Regarding the scenario B, results for each run and each type of NP are shown in Figure 8; the mean values of the 21 runs ± 95% CI are shown in Figure 9 and Table 5. The following ranking has been established using our virtual screening process (from worse to best): 50 nm gold NP, 20 nm gold NP, and 20 nm iron NP. Since their 95% CIs are not overlapping with others, only the dose enhancement result of the 20 nm iron NP is statistically different from the remaining ones.
Table 5 Statistics summary of the results of the scenario B (in ascending order)
Discussion and conclusion
First, the dose enhancement results shown in Tables 4 and 5 seemed surprisingly low compared to some values published in the literature.30,31 It is likely a consequence of the fact that the dose was averaged over the whole cell structure whose volume is much larger than that of the clusters (eg, the cell structure’s volume is 904.8 μm3 while the sum of the iron NP clusters’ volume is 2.2 μm3). A visual analysis of the 3D dose images highlights that the deposited dose is locally enhanced in the vicinity of NP clusters. An example of a 3D dose image (from the scenario B) in the presence of iron NPs is shown in Figure 10.
Figure 10 Scenario B: 3D view of a dose image with a visible enhancement in the vicinity of the iron NP clusters (black spheres), which are located inside the U87 cell; the image boundaries are in red (1×1×1 μm).
Then, as it can be seen when comparing Figures 7 and 9 as well as Tables 4 and 5, the scenario A ranking was completely different than that of scenario B. Indeed, in the classical Monte Carlo ranking, the NP showing the highest radiosensitizing potential was the 50 nm gold NP whereas the worse NP seemed to be the 20 nm iron NP. However, referring to the reference in vitro results shown in Table 3, there was no doubt that the correct ranking was established in the scenario B, which corresponds to our virtual screening process. We thus believe that both the distribution and the quantity of NPs in the cell should be experimentally evaluated before taking them into account to run Monte Carlo ranking computations, which is the originality of our approach.
Figure 11 compares 2 alternative approaches to rank the radiosensitizing effects of NPs: an in vitro and classical method versus our in silico and innovative technique. As it is shown in this figure, our accelerated in silico process could save up to 56 days of experiment compared to a simple study requiring 5 consecutive clonogenic assays. Moreover, it should be noticed that for more complex combinations comparing more NPs, cells, sources, the accelerated process would not last much longer, whereas the usual process duration would be drastically extended.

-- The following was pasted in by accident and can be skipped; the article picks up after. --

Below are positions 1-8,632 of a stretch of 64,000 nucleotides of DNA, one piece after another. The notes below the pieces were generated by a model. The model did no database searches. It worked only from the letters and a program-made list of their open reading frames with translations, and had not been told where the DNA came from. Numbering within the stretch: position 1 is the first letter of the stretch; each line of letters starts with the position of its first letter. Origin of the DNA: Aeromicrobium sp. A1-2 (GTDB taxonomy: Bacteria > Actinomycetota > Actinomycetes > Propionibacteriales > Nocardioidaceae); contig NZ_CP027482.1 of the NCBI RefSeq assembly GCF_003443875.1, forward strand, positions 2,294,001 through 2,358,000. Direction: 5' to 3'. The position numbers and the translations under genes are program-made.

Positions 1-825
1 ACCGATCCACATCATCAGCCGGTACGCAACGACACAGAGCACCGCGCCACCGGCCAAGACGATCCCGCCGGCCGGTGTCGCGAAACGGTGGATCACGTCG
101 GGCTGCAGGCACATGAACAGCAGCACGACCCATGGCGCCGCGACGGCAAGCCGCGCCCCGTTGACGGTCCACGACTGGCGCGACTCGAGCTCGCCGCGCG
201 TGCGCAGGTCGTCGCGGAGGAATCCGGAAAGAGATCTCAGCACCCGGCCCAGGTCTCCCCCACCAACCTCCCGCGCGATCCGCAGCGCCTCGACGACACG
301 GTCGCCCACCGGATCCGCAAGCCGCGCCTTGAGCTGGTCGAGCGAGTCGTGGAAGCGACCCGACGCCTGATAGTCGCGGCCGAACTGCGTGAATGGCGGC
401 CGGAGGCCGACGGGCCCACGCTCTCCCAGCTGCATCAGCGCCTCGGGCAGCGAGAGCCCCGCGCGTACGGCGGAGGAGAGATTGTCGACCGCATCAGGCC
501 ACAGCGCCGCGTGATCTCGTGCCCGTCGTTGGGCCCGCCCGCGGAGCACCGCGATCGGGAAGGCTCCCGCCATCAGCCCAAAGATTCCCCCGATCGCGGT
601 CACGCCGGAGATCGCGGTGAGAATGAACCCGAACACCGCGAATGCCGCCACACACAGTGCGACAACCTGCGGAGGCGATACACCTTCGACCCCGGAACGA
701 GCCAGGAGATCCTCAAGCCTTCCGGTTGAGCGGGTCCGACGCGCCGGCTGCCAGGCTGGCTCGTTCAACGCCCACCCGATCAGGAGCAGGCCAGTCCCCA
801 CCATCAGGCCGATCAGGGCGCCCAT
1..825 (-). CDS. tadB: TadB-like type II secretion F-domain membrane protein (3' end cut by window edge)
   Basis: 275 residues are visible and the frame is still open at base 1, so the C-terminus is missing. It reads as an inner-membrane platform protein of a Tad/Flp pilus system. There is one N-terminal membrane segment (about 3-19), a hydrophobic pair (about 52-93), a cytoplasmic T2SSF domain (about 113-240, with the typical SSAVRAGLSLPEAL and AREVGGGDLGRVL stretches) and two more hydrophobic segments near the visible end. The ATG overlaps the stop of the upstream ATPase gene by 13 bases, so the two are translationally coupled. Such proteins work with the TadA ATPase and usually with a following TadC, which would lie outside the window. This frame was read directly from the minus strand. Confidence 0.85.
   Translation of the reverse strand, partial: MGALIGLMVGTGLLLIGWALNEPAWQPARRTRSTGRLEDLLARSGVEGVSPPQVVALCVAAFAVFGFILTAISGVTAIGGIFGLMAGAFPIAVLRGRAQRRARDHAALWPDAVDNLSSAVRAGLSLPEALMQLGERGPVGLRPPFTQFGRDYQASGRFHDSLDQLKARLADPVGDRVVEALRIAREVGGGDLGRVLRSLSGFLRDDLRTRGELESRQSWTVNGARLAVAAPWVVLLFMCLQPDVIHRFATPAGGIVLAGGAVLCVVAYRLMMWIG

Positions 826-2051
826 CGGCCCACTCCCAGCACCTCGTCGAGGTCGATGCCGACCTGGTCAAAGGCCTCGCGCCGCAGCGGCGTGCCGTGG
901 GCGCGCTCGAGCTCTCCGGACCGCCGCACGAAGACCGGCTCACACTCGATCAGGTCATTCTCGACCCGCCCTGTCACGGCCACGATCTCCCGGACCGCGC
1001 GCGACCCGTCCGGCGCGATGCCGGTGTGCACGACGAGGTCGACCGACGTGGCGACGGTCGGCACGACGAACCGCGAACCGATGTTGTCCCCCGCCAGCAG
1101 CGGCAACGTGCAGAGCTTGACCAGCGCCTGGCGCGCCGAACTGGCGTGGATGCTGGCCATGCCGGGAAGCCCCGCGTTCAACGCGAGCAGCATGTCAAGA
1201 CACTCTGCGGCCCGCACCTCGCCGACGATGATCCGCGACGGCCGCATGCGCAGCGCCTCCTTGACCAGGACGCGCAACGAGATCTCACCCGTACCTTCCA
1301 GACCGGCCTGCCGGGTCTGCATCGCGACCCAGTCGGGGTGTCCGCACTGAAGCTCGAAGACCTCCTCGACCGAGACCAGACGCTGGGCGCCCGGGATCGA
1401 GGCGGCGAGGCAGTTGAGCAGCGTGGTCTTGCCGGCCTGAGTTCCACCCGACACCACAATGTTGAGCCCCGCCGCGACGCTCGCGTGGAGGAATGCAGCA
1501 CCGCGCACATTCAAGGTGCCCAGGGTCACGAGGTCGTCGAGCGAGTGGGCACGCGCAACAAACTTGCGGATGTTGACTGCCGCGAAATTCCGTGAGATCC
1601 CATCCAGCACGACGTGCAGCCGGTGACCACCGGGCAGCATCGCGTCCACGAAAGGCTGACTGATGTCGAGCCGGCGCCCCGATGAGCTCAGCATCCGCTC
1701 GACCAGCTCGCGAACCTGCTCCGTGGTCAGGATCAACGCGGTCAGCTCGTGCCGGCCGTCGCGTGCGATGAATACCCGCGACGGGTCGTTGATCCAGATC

This article addresses the in silico–in vitro prediction issue of NP-based radiosensitization enhancement. Conversely to previous studies, the goal is neither to predict the X-ray dose effect nor the surviving fraction of irradiated cell but to carry out computational experiments to quickly identify non-efficient nanostructures and then to preferentially select the most promising ones for the subsequent in vitro and in vivo studies. To this aim, this article presents a computational ranking method and tests it on 3 different NPs by comparison with a standard Monte Carlo simulation not taking the biodistribution of NPs into account (scenario A) and the reference in vitro responses. The latter established the following ranking (from the best radiosensitizing NPs to the worse): 20 nm iron PVP, 20 nm gold PVP and 50 nm gold PEG. As the classical Monte Carlo method led us to the opposite ranking, the accelerated in silico method that we proposed accurately predicted the reference results. That corroborates the relevance of such a prior ranking method able to speed up the preclinical development of NPs in radiation therapy.
This work was supported by the research funds of the French Ligue Nationale Contre le Cancer, Région Lorraine and Euronanomed II project PhotoBrain. We would like to thank the microscopy platform “Service Commun de Microscopie” (Université de Lorraine, Campus Biologie Santé, Vandoeuvre-lès-nancy, France) and the Institut Lumière Matière (UMR 5306, Villeurbanne, France) for their highly appreciated help in the measurement of TEM and ICP-OES data.
The authors report no conflicts of interest in this work.